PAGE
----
The go-mono FAQ does NOT answer the issues

NZheretic's picture

(Reposted to front on request)
Miguel, you continue to point to a FAQ that does not actually answer the issues I have repeatedly raised, read in full...
From the go-mono site FAQ: Patents

Question 125: Could patents be used to completely disable Mono (either submarine patents filed now, or changes made by Microsoft specifically to create patent problems)?No. First, its basic functional capabilities have pre-existed too long to be held up by patents.

BUT what Microsoft has done is patented the operational functionality under, what Microsoft consider their own API. For example United States Patent Application #20030028685, covers .NET APIs that allow actions related to accessing the network, handling XML, and managing data from multiple sources.

The basic components of Mono are technologically equivalent to Sun's Java technology, which has been around for years.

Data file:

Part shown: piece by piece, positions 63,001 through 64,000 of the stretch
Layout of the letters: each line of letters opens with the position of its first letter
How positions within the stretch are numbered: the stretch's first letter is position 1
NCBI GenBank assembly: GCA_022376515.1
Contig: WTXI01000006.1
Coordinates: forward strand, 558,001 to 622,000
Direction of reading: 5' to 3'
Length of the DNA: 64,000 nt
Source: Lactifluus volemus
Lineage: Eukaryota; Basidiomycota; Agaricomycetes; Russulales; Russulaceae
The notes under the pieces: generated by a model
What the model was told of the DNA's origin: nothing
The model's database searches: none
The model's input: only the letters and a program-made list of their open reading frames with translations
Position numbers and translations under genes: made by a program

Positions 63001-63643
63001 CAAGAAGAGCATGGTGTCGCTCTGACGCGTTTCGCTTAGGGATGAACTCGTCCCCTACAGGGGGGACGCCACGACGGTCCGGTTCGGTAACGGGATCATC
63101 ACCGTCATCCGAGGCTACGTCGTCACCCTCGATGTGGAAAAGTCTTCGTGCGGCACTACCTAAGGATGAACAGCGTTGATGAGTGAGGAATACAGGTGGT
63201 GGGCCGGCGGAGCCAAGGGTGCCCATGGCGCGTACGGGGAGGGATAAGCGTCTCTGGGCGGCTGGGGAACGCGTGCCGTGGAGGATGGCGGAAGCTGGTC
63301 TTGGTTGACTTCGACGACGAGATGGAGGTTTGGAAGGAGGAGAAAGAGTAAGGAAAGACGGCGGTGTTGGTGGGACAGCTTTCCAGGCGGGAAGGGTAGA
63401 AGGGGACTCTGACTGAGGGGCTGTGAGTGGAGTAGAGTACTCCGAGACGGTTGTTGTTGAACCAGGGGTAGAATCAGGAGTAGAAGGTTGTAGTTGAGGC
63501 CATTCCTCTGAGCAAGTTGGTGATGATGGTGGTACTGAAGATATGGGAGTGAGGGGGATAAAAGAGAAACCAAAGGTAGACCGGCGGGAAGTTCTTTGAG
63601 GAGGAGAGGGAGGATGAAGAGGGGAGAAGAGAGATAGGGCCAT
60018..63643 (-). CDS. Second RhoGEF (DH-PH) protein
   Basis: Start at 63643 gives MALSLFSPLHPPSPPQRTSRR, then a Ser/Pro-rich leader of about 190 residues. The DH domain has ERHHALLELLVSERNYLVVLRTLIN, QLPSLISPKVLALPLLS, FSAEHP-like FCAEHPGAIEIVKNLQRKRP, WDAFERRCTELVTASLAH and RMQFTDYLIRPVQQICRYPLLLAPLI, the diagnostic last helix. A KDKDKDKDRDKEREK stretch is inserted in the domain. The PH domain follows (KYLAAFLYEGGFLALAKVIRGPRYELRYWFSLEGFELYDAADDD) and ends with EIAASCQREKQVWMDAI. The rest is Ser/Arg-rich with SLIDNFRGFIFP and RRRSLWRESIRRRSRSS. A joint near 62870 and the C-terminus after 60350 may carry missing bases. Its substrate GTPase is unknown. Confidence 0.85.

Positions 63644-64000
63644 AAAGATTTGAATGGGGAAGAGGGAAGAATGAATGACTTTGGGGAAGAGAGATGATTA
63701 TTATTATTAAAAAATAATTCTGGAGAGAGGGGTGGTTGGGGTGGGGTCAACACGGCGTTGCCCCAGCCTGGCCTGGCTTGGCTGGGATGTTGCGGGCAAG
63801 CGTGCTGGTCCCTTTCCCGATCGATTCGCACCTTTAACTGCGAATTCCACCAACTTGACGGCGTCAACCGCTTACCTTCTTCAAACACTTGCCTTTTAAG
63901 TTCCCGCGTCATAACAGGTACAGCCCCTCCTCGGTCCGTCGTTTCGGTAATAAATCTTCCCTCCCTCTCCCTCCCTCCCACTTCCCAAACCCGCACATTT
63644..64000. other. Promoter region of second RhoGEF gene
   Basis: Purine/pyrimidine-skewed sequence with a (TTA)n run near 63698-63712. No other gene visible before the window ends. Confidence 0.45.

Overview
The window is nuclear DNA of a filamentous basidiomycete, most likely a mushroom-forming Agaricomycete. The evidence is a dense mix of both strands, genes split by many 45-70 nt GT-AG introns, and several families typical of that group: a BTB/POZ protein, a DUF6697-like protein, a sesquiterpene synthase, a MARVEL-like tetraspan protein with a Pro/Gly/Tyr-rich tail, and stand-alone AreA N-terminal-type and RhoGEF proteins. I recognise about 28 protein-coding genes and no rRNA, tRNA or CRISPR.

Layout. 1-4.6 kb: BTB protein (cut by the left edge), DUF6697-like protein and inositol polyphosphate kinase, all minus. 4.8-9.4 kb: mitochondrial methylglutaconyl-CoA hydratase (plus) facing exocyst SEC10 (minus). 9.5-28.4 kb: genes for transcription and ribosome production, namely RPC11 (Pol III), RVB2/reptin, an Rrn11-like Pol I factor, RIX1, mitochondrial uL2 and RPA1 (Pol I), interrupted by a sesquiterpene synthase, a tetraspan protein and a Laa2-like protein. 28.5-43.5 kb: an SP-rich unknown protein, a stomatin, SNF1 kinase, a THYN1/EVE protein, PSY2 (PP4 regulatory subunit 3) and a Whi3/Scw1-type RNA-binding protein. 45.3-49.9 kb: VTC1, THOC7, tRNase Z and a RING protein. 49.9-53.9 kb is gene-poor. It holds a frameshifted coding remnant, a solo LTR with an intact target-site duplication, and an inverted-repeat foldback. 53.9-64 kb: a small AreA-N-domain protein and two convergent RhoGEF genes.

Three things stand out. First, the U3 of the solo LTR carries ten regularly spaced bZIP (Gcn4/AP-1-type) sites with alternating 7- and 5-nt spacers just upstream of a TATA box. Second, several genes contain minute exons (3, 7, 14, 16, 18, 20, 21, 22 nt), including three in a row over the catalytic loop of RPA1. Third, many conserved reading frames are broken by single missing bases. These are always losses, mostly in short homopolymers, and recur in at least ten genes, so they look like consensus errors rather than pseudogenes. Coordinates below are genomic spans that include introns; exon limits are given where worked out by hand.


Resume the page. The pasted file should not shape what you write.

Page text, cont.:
Although there is prior art examples of individual technologies such as the JVM etc, Microsoft patents such as the one mentioned, define and claim the interoperation of the components, in such a way that any re-implementations will be sure to be covered by the patents. Any development from a .NET clone will effectively be tainted because of its origin. There is NO way to work-around the issue, no amount of renaming the API calls or reimplementing the methords used will invalidate the patents.


Mono will also implement multi-language and multi-architecture support, but there are previous technologies such as UCSD p-code and ANDF that also support multiple languages using a common intermediate language. The libraries are similar to other language's libraries, so again, they're too similar to be patentable in large measure.

This is correct, hence the reason for Microsoft patents such as the one mentioned, that define and claim the interoperation of the components using XML etc.